These Frequently Asked Questions about hospice end of life care are answered below to help clarify the care and services provided for individuals and families living with life-limiting illness. It is our hope that they will also dispel any lingering fears or myths that surround hospice care. Please don’t hesitate to contact us at if you have other questions: 800.662.8859.
Q. What is the history of hospice movement?
The present-day hospice movement was begun by Dr. Cicely Saunders who founded the first modern hospice in London in 1967. Hospital patients who were dying were taken out of isolation and provided with the best medication possible to control their pain so they and their families could address the emotional and spiritual challenges they faced.
In 1968 Florence Wald, then dean of the Yale School of Nursing, brought the idea of hospice to the United States. The hospice movement in the United States was engendered by groups of volunteers who worked tirelesesly in communities throughout the country on behalf of this holistic form of health care.
Q. How is hospice care provided today?
Hospice care is designed to alleviate pain and control the symptoms of disease so that individuals can live their lives to the fullest during whatever time remains. Medical professionals make "house calls" to deliver the care with expertise and compassion. In addition to physical care, hospice provides spiritual, social, and emotional support.
Individuals today are confronted with difficult choices about health care, particularly at the end of life. Questions of cost, availability, quality, and patient autonomy are debated by families, heath care providers, and politicians. For an increasing number of patients and families, hospice is an enlightened development in medicine, and hospice services are covered by Medicare, Medicaid and most private health insurance.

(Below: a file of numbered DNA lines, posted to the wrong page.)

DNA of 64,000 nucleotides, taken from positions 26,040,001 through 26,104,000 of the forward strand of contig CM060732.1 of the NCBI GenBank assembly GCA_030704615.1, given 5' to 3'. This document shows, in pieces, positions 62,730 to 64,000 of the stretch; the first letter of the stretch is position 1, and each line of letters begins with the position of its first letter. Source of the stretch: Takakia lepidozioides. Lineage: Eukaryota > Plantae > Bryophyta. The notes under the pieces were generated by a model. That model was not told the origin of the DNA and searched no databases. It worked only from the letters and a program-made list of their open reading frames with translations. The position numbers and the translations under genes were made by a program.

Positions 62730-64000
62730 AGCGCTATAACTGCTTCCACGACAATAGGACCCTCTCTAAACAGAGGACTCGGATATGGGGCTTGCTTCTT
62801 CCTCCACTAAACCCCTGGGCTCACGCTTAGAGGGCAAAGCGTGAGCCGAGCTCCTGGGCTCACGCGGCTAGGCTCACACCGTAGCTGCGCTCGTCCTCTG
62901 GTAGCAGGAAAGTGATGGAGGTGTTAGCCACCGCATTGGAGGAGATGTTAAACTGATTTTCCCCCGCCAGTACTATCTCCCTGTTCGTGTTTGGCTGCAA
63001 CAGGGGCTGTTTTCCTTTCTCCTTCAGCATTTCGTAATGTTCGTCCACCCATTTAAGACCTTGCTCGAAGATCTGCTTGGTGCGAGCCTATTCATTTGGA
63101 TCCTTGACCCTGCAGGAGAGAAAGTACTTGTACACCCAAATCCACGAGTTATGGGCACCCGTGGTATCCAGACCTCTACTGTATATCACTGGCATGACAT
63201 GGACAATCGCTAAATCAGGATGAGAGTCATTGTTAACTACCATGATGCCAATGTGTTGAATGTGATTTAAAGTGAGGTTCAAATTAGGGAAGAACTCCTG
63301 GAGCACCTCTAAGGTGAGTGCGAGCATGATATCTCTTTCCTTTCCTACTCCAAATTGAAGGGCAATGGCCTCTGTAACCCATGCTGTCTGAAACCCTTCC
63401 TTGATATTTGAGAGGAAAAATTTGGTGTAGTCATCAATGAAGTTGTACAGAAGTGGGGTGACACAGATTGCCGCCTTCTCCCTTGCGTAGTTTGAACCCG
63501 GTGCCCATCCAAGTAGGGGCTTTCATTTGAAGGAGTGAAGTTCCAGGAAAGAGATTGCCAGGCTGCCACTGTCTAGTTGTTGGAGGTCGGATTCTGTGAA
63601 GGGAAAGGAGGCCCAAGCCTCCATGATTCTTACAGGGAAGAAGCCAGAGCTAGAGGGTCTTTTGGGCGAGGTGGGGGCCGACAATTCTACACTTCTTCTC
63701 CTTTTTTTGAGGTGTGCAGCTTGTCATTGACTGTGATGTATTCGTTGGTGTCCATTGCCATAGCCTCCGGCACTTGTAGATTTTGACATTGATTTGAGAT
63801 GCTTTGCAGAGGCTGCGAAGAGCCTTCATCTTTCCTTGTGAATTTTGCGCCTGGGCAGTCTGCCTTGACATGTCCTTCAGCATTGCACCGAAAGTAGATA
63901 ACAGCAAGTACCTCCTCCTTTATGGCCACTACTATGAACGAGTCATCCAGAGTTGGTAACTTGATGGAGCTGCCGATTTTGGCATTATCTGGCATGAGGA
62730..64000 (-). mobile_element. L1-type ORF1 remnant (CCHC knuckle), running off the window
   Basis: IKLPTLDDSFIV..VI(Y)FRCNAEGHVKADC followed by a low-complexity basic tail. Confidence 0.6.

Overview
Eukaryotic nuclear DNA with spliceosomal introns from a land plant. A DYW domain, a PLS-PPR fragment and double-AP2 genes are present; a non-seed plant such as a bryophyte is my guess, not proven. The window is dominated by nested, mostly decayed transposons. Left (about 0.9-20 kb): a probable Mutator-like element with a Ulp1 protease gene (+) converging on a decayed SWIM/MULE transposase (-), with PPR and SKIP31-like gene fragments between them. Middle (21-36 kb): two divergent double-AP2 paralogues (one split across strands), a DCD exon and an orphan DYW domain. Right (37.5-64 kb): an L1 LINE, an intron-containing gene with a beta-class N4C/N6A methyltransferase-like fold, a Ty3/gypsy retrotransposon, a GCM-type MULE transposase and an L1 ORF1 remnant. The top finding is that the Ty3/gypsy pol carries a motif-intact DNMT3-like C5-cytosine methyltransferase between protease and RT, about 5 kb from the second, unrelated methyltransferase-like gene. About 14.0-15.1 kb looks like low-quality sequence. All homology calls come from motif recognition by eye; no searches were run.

Q. What impact has hospice had in the United States?
In 2013 in the United States, approximately 5,800 hospices cared for over 1.5 million patients.
Hospice care is a covered benefit under most public and private health plans, including Medicare.
"While hope for a miracle cure may not be evident in hospice philosophy,” states Jay Mahoney, former president of the National Hospice Foundation, “hospice care can be an extraordinary expression of hope and individual courage.” This philosophy of hope is at the heart of the hospice movement.
Q. What is End of Life Care?
Q. What is Advance Care Planning?
As you develop an advance care plan, you will explore your options for care, reflect on those options and your values, talk with your loved ones, and finally, record and share your wishes with loved ones, physician, and others. Your plan may change over time, as your situation or wishes change.
Options for care include Palliative Care and Hospice Care, which are philosophies of care focused on quality of life, rather than length of life. Neither is limited to a location or practice, and both address the many ways illness can affect a person's life. Both are available to people of all ages and illnesses.
Q. What is Palliative Care?
Q. What is Hospice Care?
Q. What is Bereavement Care?
Q. Does hospice only take care of cancer patients?
Q. How does hospice work?
Hospice care is available also in many skilled nursing homes, rest homes, and assisted living facilities. Facility staff welcome the expert knowledge and skills of hospice staff who can assist with the particular needs of residents with end-stage illness.
Some hospices also have inpatient facilities where patients with acute medical needs are cared for by hospice trained staff and volunteers.
Q. Who is the hospice “team”?
Q. When is it time to refer a patient to hospice and who does it?
Some physicians may feel uncomfortable bringing up hospice care, so a patient or caregiver should feel free to bring up the topic. In addition to physicians, a patient, friend, family member, or pastor may make a hospice referral. An early referral enables the hospice team to develop the relationships that meet the needs of the patient and caregivers. If the patient continues to meet hospice criteria, services may continue longer than six months.
Q. What does the hospice admission process involve?
Q. Does hospice do anything to make death come sooner?
Q. How difficult is it to care for a loved one at home who is receiving hospice care?
Q. Is a person's home the only place hospice care can be provided?
Q. How does hospice manage pain?
Q. How is hospice care funded?
If coverage is not available, hospice will help investigate other resources of which the family may not be aware. If needed, most hospices provide care regardless of insurance status, using money raised in their communities from memorials, special events, foundation gifts, and other contributions.